- Donut pillow: It is sore to sit. It feels better to sit on a donut for a few days.
- Stool softener that is approved by your doctor/midwife or some kind of guidance on what to eat to ensure soft passage of stools. Things are going to be all sore down there, you do not want any more trauma.
Now, hopefully I am not scaring you, that is really not my intention. I think it is just really easy to miss this stuff when the cultural focus is on the cutesy stuff like new clothes and decorating the nursery, which is clearly more fun! So, I hope you enjoy bringing home your new bundle of joy. It truly is a remarkable part of life. Hopefully feeling more prepared and supported will make it even smoother and more enjoyable for you!
In health and wellness,
Monday, February 22, 2010
Funny though, several months ago, I went to a concert with my husband and some friends and one of the girls was late in her first trimester. It was our first time meeting, and I thought she was hilarious and refreshingly honest. Like me, this woman eats very healthy and, as a result, is used to a comfortable level of regularity. When I (politely) asked her how she was feeling so far, one of her first complaints was that she felt nauseous, but the worst thing was how she wishes she could go like she used to! Oh, I think of that story now, and think that woman is braver than I!
The truth is, that more than half of pregnant women experience constipation. So you are not alone! Much of it is due to the increased iron supplementation. However, it is also caused by the natural relaxation of your intestines, which causes everything to move a bit slower. Another thing that may contribute is that cup of coffee that you may have given up that used to help you go more reliably. Great, so it is a normal part of many pregnancies...so what can we do to help move things along?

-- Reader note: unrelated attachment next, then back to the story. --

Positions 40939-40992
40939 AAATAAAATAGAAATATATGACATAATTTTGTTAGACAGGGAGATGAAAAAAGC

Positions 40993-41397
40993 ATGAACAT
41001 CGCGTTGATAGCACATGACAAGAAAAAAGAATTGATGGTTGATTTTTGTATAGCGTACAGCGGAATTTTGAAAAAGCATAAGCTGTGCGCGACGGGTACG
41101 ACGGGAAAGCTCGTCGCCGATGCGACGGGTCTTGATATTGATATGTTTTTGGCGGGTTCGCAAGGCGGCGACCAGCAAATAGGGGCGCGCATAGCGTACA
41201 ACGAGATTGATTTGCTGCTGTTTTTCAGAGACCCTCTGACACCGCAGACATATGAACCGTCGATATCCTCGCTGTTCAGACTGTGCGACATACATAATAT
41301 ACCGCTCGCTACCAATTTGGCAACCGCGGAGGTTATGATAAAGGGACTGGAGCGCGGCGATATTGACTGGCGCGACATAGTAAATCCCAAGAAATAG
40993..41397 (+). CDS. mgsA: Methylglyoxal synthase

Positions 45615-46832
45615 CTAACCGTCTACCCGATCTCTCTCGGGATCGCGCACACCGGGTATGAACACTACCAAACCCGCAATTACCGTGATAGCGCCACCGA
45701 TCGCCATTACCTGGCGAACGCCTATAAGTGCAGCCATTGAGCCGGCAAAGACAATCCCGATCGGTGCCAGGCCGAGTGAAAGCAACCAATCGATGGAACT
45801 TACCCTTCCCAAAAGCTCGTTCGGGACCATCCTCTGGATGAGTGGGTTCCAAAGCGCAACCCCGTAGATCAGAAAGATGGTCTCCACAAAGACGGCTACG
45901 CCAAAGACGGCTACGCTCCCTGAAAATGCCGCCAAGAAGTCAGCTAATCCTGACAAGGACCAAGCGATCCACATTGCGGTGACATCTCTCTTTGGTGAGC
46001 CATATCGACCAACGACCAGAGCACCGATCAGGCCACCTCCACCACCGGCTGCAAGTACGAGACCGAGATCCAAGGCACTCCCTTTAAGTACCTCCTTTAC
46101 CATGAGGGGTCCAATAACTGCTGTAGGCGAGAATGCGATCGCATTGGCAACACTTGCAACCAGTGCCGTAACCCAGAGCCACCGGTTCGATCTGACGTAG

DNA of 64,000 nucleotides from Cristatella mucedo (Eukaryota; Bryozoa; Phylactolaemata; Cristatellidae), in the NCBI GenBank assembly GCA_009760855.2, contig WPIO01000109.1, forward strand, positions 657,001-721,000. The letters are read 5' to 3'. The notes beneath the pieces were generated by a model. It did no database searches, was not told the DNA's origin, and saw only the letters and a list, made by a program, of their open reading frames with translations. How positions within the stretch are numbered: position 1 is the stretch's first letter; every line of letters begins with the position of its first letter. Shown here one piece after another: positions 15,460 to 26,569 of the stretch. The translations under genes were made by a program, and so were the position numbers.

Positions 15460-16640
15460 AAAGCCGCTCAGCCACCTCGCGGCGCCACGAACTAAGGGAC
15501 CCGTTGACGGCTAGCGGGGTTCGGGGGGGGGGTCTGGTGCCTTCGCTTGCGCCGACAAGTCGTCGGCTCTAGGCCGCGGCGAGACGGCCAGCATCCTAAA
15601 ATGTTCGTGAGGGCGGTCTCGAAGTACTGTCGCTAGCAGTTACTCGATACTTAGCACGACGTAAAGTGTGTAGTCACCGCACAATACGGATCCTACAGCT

- Eat high fiber diet. Especially fruits, veggies, and whole grains. Prunes and dried fruits can also be very helpful. Dark leafy greens are high in magnesium and will also be helpful.
- Avoid constipating foods. Maybe just for a while, pass on the cheese and bananas until you feel better.
- Drink a lot of fluids (mostly water). I'll admit, this is my pain point. Part of me dreads drinking too much at this point of the pregnancy because I am literally going to the ladies room every 30-45 minutes. But, not only is the fluid good for constipation, it is good for a lot of other things too. So drink lots of water (and prune juice if you are already constipated). Hot water in the morning can also be helpful.